The above technique is also disadvantageous in that heating is employed. Heating is associated with several problems, including increased coagulum and thrombus formation, leading to emboli. Heating also stimulates stenosis of the vein. Finally, since tissues can only safely be heated to temperatures of less than or about 75° C.-85° C. due to charring and tissue rupture secondary to steam formation. The thermal gradient thus induced is fairly minimal, leading to a limited heat transfer. Moreover, since heating causes tissues to become less adherent to the adjacent heat transfer element, the tissue contact with the heat transfer element is also reduced, further decreasing the heat transfer.
The present invention provides an enhanced method and device to inhibit or reduce the rate of restenosis following angioplasty or stent placement. The invention is similar to placing an ice pack on a sore or overstrained muscle for a period of time to minimize or inhibit the bio-chemical events responsible for an associated inflammatory response. An embodiment of the invention generally involves placing a balloon-tipped catheter in the area treated or opened through balloon angioplasty immediately following angioplasty. A so-called “cryoplasty” balloon, which can have a dual balloon structure, may be delivered through a guiding catheter and over a guidewire already in place from a balloon angioplasty. The dual balloon structure has benefits described below and also allows for a more robust design, providing significant safety advantages to the patient because two balloons must be broken if cooling fluid is to deleteriously infuse into the patient.
The dual balloon may be centered in the recently opened vessel with the aid of radio opaque marker bands, indicating the “working length” of the balloon. In choosing a working length, it is important to note that typical lesions may have a size on the order of 2-3 cm. A biocompatible heat transfer fluid, which may contain contrast media, may be infused through the space between the dual balloons. While this fluid does not circulate in this embodiment, once it is chilled or even frozen by thermal contact with a cooling fluid, it will stay sufficiently cold for therapeutic purposes. Subsequently, a biocompatible cooling fluid with a temperature between about, e.g., −40° C. and −60° C., may be injected into the interior of the inner balloon, and circulated through a supply lumen and a return lumen. The fluid exits the supply lumen through a skive in the lumen, and returns to the refrigeration unit via another skive and the return lumen.
The biocompatible cooling fluid chills the biocompatible heat transfer fluid between the dual balloons to a therapeutic temperature between about, e.g., 0° C. and −50° C. The chilled heat transfer fluid between the dual balloons transfers thermal energy through the balloon wall and into the adjacent intimal vascular tissue for the appropriate therapeutic length of time. Upon completion of the therapy, the circulation of the biocompatible cooling fluid is stopped, and the heat transfer fluid between the dual balloons withdrawn through the annular space. Both balloons may be collapsed by means of causing a soft vacuum in the lumens. Once collapsed, the cryoplasty catheter may be withdrawn from the treated site and patient through the guiding catheter.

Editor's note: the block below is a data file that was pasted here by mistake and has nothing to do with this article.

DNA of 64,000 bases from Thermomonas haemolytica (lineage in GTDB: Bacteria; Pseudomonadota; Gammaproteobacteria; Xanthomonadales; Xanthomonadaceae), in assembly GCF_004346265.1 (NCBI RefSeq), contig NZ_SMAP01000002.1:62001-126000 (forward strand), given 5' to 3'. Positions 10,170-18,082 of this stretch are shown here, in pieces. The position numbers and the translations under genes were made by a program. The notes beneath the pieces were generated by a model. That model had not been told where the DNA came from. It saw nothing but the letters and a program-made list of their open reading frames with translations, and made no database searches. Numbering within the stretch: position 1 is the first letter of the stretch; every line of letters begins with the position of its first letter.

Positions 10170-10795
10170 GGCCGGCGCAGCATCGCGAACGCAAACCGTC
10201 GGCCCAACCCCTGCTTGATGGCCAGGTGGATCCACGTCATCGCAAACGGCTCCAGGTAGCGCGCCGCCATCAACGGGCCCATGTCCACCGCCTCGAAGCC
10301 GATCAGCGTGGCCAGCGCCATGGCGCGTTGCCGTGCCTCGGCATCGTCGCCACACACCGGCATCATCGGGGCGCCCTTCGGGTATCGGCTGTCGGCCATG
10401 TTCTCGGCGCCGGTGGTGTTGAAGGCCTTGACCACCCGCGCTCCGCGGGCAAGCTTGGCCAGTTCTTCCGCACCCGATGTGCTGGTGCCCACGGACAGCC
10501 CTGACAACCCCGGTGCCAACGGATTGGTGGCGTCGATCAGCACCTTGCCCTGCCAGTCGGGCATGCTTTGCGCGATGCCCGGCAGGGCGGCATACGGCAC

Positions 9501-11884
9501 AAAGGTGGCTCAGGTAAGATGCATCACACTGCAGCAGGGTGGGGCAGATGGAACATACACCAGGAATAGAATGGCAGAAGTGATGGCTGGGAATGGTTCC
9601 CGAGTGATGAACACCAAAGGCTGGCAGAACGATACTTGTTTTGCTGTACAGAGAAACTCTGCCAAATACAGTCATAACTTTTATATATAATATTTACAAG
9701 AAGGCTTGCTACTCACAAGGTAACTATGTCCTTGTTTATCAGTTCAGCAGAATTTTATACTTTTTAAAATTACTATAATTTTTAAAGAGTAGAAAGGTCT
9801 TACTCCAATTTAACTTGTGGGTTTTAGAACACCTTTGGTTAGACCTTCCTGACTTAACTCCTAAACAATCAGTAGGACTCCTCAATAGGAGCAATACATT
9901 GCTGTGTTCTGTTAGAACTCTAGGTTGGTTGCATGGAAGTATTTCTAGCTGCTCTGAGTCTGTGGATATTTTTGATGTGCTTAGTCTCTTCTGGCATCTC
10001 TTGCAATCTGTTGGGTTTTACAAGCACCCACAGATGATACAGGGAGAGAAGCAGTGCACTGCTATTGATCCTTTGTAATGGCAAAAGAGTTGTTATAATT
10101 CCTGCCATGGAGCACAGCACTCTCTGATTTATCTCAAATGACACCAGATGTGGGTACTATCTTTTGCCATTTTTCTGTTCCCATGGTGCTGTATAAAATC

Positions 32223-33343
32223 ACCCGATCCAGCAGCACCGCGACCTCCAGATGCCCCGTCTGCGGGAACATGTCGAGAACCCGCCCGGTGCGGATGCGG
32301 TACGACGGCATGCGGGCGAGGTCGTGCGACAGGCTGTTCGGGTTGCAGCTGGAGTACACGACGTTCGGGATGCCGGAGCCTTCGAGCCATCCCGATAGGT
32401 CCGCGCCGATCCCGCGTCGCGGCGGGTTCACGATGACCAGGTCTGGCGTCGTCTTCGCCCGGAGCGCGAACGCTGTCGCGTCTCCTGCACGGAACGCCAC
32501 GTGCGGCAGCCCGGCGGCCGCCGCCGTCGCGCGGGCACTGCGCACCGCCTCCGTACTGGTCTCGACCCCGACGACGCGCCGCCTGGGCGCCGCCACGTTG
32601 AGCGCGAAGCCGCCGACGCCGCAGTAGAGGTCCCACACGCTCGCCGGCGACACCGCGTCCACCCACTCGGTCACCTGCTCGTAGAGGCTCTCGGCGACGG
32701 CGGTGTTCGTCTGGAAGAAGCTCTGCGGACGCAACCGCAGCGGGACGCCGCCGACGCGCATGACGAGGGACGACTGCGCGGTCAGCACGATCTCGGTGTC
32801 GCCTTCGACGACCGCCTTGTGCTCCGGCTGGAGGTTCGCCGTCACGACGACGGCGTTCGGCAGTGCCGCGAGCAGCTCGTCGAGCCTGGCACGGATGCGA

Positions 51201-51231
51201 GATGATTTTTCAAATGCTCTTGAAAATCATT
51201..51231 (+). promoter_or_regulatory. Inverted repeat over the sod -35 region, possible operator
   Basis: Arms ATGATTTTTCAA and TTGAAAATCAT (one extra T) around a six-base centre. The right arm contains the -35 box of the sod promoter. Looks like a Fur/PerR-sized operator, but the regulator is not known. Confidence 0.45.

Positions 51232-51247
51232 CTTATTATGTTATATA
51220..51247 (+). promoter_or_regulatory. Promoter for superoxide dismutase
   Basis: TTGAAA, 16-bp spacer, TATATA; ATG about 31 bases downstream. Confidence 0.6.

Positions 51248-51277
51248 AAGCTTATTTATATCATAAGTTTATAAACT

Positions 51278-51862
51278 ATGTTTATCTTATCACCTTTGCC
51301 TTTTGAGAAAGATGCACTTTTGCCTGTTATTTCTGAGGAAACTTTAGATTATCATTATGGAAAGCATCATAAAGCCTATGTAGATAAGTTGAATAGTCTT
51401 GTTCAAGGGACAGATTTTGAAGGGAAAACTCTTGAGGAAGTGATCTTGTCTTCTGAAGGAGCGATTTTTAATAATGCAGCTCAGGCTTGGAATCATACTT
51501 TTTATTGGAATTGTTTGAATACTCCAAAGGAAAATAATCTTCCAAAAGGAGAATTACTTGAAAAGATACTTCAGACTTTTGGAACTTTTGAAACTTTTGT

In more detail, in one aspect, the invention is directed to a device to treat tissue, including an outer tube, an an inner tube disposed at least partially within the outer tube, and a dual balloon including an inner balloon and an outer balloon, the inner balloon coupled to the inner tube at a proximal and at a distal end, the outer balloon coupled to the inner tube at a distal end and to the outer tube at a proximal end. A first interior volume is defined between the outer balloon and the inner balloon in fluid communication with an inlet in the volume between the outer tube and the inner tube.
Variations of the invention may include one or more of the following. The inner tube may further define a guidewire lumen, a supply lumen, and return lumen. The supply lumen may define a hole or skive such that a fluid flowing in the supply lumen may be caused to flow into a volume defined by the inner balloon, and the return lumen may define a hole or skive such that a fluid flowing in a volume defined by the inner balloon may be caused to flow into the return lumen. The guidewire lumen may extend from a proximal end of the inner tube to a distal end of the inner tube. The device may further comprise at least two radially extending tabs disposed around a circumference of the inner tube to substantially center the inner tube within the dual balloon. The device may further comprise at least one marker band disposed on the inner tube to locate a working region of the device at a desired location. The device may further comprise a source of chilled fluid having a supply tube and a return tube, the supply tube coupled in fluid communication to the supply lumen and the return tube coupled in fluid communication to the return lumen. A source of fluid may also be included, the source of fluid coupled in fluid communication to a volume between the inner balloon and the outer balloon. The fluid may be a perfluorocarbon such as Galden fluid. The fluid may also include contrast media.